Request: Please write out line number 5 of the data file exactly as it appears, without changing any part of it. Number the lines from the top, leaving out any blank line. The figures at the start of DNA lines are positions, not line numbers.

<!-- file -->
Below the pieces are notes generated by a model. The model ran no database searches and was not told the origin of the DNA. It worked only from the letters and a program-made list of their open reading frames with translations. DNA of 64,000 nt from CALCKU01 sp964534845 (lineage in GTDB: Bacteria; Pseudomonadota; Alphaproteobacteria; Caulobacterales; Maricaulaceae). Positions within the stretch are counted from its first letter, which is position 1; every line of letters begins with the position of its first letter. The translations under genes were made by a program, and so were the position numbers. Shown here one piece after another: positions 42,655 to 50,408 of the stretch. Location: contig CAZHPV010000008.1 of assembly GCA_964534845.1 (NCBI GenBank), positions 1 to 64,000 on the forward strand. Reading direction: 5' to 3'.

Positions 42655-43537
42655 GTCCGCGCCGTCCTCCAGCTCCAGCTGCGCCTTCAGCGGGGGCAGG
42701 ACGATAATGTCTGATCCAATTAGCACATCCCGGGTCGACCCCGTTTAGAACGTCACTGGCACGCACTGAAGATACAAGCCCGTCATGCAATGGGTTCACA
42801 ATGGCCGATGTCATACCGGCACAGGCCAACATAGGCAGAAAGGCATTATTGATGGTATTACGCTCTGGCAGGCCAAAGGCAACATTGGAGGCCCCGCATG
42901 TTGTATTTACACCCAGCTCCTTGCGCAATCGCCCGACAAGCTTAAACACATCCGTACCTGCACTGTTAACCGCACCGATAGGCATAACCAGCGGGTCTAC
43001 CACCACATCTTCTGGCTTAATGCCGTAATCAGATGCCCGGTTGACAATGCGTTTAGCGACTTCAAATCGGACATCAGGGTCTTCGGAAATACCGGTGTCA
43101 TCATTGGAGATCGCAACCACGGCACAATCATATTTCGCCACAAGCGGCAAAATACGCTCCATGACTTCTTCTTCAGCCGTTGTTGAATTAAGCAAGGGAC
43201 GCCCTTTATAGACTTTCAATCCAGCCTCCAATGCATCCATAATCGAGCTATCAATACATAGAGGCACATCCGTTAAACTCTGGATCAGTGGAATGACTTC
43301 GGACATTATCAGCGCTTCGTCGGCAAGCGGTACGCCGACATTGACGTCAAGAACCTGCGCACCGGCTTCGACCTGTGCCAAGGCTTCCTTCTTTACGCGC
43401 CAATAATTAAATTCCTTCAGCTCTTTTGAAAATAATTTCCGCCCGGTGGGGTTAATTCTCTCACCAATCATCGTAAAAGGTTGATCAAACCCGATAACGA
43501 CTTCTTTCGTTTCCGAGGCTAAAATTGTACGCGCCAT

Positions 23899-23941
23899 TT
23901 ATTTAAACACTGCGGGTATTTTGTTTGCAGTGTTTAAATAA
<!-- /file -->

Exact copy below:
42801 ATGGCCGATGTCATACCGGCACAGGCCAACATAGGCAGAAAGGCATTATTGATGGTATTACGCTCTGGCAGGCCAAAGGCAACATTGGAGGCCCCGCATG